By Richard Weitz
July 14, 2021, the CACI Analyst
A century ago, the Italian author Luigi Pirandello wrote a three-act play entitled “Six Characters in Search of an Author,” which explored the difficulty of differentiating between illusion and reality. The analyst of the recent border clash between Kyrgyzstan and Tajikistan faces the same challenge. The event, which saw the most serious fighting between independent Central Asian republics, offers several plausible explanations with divergent policy implications.
By Filippo Costa Buranelli
May 5, 2021, the CACI Analyst
The armed conflict of last week between the armed forces of Kyrgyzstan and Tajikistan is the culmination of years of low-level violence. While having an impact on the development, prosperity, and security of border communities and local villagers, these limited confrontations have not directly affected relations between the two countries. However, with some 50 dead, hundreds of injured, and thousands of displaced people, the current conflict could become a turning point not just in their bilateral dealings, but also and especially in the construction of a regional order in Central Asia.
By Farkhod Tolipov
July 16, 2020, the CACI Analyst
In May-June 2020, Central Asia experienced several border incidents between Uzbekistan and Kazakhstan; Uzbekistan and Kyrgyzstan; Kyrgyzstan and Tajikistan. These incidents revealed once again, on the one hand, the local population’s transboundary lifestyle and on the other, the artificial character of the borders that separate independent states from each other. Similar incidents have recurred in the region with a certain frequency since gaining independence; however, none of them escalated into larger and dangerous conflicts since resolutions came quickly and were based on unique integrative arrangements.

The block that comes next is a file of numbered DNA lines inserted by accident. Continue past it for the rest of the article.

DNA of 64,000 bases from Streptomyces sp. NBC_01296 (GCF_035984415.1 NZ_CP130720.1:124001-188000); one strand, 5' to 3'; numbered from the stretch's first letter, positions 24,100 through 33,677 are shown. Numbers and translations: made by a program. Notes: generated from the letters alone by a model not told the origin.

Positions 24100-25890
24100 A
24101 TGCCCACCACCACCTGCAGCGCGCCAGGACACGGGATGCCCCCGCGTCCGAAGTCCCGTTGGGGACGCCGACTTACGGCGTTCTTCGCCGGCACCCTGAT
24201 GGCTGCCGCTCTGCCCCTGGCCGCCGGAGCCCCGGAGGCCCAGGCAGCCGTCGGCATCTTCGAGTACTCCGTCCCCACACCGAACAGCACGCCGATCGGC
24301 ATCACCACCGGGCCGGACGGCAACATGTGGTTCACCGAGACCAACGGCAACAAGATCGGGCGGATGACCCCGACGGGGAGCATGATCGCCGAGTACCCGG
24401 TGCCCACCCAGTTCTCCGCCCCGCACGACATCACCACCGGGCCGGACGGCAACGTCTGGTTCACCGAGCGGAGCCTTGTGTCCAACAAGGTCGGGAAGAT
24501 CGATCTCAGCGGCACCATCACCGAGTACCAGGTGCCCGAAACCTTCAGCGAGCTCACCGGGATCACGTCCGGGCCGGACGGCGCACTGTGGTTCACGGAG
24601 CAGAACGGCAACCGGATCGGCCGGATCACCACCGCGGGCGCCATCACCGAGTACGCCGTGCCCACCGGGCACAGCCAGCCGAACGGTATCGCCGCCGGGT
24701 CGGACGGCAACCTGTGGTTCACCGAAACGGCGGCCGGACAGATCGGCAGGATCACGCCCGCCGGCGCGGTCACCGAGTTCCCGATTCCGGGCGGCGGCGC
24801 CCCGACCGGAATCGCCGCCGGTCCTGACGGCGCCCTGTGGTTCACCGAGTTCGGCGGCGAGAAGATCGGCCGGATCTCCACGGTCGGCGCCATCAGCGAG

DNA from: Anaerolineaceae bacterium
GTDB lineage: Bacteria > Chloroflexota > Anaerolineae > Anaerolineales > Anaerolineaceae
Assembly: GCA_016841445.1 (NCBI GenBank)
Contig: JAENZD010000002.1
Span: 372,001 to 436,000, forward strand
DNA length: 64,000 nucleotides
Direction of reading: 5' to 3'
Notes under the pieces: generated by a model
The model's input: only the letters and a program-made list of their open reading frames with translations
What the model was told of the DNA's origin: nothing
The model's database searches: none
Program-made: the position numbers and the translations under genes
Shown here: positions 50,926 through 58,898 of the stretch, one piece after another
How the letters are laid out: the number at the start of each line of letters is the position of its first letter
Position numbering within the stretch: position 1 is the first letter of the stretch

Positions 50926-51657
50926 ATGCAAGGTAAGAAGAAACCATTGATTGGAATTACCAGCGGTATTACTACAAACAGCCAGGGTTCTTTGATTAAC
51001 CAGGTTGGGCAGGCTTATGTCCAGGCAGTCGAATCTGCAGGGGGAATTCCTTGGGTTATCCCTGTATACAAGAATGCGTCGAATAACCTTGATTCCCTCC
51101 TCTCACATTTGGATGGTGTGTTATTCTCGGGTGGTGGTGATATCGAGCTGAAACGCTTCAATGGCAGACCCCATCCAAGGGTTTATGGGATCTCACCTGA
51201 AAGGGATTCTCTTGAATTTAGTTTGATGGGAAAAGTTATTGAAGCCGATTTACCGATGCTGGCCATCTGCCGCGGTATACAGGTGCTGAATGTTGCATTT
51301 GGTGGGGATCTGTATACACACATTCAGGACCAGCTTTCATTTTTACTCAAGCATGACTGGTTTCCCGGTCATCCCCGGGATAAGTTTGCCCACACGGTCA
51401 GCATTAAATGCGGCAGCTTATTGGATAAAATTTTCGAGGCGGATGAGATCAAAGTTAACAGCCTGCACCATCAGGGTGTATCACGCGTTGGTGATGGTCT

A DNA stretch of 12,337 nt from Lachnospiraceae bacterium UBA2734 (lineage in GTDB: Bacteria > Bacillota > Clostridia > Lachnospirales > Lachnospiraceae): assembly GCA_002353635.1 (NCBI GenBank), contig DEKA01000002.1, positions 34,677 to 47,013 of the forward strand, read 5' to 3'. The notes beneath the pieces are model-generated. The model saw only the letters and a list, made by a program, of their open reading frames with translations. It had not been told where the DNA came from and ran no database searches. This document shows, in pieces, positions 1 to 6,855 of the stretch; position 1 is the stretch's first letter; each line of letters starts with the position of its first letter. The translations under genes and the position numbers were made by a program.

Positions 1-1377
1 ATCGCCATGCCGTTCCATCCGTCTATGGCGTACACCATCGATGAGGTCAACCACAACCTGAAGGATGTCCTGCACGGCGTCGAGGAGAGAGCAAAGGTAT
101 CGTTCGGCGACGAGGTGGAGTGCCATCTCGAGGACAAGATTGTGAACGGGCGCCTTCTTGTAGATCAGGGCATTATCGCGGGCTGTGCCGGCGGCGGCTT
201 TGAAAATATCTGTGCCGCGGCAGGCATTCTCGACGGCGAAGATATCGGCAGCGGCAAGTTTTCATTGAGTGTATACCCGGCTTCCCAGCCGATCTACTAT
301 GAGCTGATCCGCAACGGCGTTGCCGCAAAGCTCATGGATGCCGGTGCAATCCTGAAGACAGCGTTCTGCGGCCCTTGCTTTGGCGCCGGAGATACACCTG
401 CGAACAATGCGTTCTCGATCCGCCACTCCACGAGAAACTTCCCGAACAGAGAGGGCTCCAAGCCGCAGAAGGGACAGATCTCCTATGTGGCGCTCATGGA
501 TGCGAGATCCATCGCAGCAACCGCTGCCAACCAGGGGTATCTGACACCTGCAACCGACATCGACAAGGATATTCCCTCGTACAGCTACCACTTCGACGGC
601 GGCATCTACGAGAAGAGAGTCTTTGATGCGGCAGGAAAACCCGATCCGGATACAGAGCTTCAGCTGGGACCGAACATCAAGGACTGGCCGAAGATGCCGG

By Bakhrom Radjabov
June 4, 2020, the CACI Analyst
Since January, COVID-19 (coronavirus) has reached the level of a global pandemic. At first, some Central Asian republics seemed to be virus-free islands with zero confirmed infection cases. Afghanistan confirmed its first COVID-19 case on February 24, followed by a closure of the borders with other Central Asian republics. Kazakhstan discovered its first cases of COVID-19 on March 13, and Uzbekistan on March 15. Kyrgyzstan confirmed its first case on March 18 whereas Tajikistan did not report any cases until April 30. Before this date, the country allowed mass gatherings, including the celebration of Navruz, which was cancelled by other Central Asian governments. Turkmen authorities have so far not officially reported any cases of COVID-19 in the country.
By Nurlan Aliyev
May 27, 2020, the CACI Analyst
In early February, U.S. Secretary of State Michael Pompeo visited Kazakhstan and Uzbekistan. He was received by the two heads of states in Nursultan and in Tashkent, Pompeo attended a C5+1 Ministerial with the foreign ministers of the five Central Asian republics to stress “U.S. support for a better connected, more prosperous, and more secure Central Asia” (State.gov). These thoughts are reflected in the new U.S. Central Asia Strategy. (State.gov). The renewed U.S. interest in Central Asia comes against the backdrop of China’s growing economic involvement in the region and Russia’s strong political and security relations with the Central Asian republics. Despite the Trump administration’s declarations of commitment to enhancing relations with the regional states, the perspectives of the U.S. in Central Asia should be examined.
The Central Asia-Caucasus Analyst is a biweekly publication of the Central Asia-Caucasus Institute & Silk Road Studies Program, a Joint Transatlantic Research and Policy Center affiliated with the American Foreign Policy Council, Washington DC., and the Institute for Security and Development Policy, Stockholm. For 15 years, the Analyst has brought cutting edge analysis of the region geared toward a practitioner audience.